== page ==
Lonsdale House should be saved
I am disappointed that developers have been given approval to demolish Lonsdale House in Melbourne.
Last week, the State Minister for Planning Justin Madden, announced that planning approval had been given to the company redeveloping Myer’s city store, for the demolition of Lonsdale House on the corner of Lonsdale Street and Caledonian Lane.
The art deco building, which was was constructed in 1934 from two pre-existing Victorian-era warehouses, is notable for its streamlined moderne style and distinctive tower. Whilst it is in reasonable condition externally, it is believed to be in a poor state internally as it has been disused for a considerable amount of time. With recent publicity surrounding its possible demolition, graffiti vandals have entered and defaced much of the glass on the front.
Lonsdale House is part of a series of adjoining buildings which form the overall Myer Lonsdale Street store that is currently under redevelopment as reported previously on The Grapevine.
Colonial Global Asset Management is managing the redevelopment, and plan to convert most of the building to a new shopping centre, to be called “The Emporium”. The Age have published pictures of some of the proposed changes, although these are different plans to those submitted a few years ago when the idea of demolishing Lonsdale House was first mooted.
In response to that initial proposal to demolish Lonsdale House, the Art Deco and Modernism Society nominated the building for protection on the Victorian Heritage Register in January 2008. The Heritage Council refused to list the building, although it was initially believed that the building had some nominal protection under the City of Melbourne’s “Post Office Precinct” heritage overlay. In their assessment document, the Heritage Council noted that the building had “architectural and historical significance at the local level” but denied it was of “State significance”. On account of the size of the project, the City of Melbourne lost jurisdiction over the matter and so the decision fell into the hands of the state’s Planning Minister.
Colonial Global Asset Management asked the minister to approve the building’s demolition so they could widen Caledonian Lane to facilitate the access of delivery trucks for their Emporium redevelopment.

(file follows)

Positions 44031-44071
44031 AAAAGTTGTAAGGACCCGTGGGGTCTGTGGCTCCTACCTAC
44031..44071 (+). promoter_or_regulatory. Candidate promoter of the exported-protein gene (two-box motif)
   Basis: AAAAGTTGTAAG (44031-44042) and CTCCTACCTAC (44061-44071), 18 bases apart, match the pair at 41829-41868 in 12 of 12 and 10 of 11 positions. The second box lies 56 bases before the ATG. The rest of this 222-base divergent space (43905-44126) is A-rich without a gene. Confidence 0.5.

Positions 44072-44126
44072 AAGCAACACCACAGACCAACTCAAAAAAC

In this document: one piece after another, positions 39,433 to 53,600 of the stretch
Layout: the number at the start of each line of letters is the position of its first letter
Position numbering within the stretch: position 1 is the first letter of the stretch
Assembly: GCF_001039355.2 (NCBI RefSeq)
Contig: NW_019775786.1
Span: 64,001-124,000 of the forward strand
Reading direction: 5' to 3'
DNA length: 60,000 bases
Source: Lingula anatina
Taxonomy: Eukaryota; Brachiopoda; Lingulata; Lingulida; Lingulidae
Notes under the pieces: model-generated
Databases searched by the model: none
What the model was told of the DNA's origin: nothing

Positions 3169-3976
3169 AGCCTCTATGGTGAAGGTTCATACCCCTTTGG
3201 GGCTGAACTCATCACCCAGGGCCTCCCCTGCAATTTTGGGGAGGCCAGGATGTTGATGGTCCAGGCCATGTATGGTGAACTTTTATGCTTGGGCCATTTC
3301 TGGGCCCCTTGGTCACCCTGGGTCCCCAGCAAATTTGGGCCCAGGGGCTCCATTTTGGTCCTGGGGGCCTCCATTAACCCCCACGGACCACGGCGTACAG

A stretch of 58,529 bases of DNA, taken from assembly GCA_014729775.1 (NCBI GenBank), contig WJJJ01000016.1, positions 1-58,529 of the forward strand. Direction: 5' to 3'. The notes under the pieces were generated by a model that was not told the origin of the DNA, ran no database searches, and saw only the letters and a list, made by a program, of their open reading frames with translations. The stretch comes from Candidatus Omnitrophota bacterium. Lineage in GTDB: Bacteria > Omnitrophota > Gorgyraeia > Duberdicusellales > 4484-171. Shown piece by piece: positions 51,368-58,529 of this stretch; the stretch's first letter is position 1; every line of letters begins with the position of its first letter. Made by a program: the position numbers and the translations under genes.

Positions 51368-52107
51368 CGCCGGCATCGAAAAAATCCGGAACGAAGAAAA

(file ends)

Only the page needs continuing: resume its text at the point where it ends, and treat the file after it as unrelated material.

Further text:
The Premier of Victoria, John Brumby, had previously stated his intention to take some planning decisions away from municipal councils and have them fast-tracked, using the current global economic crisis as justification. I won’t delve into the merits of this somewhat flawed argument, but I will state my view that excluding the public from planning decisions is somewhat undemocratic and rather Kennettesque. In any case, the Minister for Planning seemed to be convinced by the developers arguments and approved the demolition.
But what of Lonsdale House itself?
Despite the impassioned protests of some commentators, I don‘t believe that Lonsdale House is the best (or even an especially impressive) example of art deco or moderne architecture in Melbourne, let alone Victoria. Sure, the little tower on the roof is unique, but the rest of the building is quite mundane when compared to its stylistic contemporaries such as Mitchell House or the McPherson’s Building or even the beautiful Yule House. So from an architectural perspective, I broadly agree with the position of the Victorian Heritage Council that the building isn’t of “state significance”.
That said, sometimes one needs to step back (metaphorically and literally) from a problem and look at the bigger picture. And when I do this, I come to the firm conclusion that Lonsdale House should be spared.
Lonsdale House is uninspiring, but it forms part of an unbroken series of late-19th and early-20th century buildings that starts with the former bank building on Swanston Street (now a McDonald’s restaurant) and finishes at the western side of the massive Myer Emporium building near Elizabeth Street. Together, these form a complete streetscape, the likes of which is difficult to find in other parts of the city, where individual modern buildings have broken the unity. This repeating of history would become a reality if Lonsdale House is demolished, because it sits right near the centre of what I consider to be a most worthy streetscape.
Up until now, it would be fair to say that most Melburnians would be unlikely to have even noticed these buildings, which have all been painted beige for years under the stewardship of Myer. However, the pending redevelopment of the Myer store offers an opportunity to have these façades restored and the streetscape significantly enhanced.
It saddens me that the Minister feels that the excuse of job creation in an economic downturn is sufficient justification to sideline the heritage values of our city. His decision is even more surprising when his own parliamentary profile states that he has a personal interest in “20th century architecture” and is a member of the aforementioned Art Deco and Modernism Society!
It also saddens me that there is a proposal to replace Lonsdale House with a building which is as stylistically divorced from its surrounds as could be imagined. Finally, I feel that the apparent “need” to widen the laneway as justification for destroying Lonsdale House is a very flimsy excuse indeed from and overall planning perspective. I am sure there is sufficient access in Little Bourke Streets for such purposes. After all, that was the justification in building the “Little Streets” in the first place, wasn’t it?
If Lonsdale House is pulled down, I will miss its presence and the very streetscape it is an integral part of.
Let’s hope for a last minute reprieve.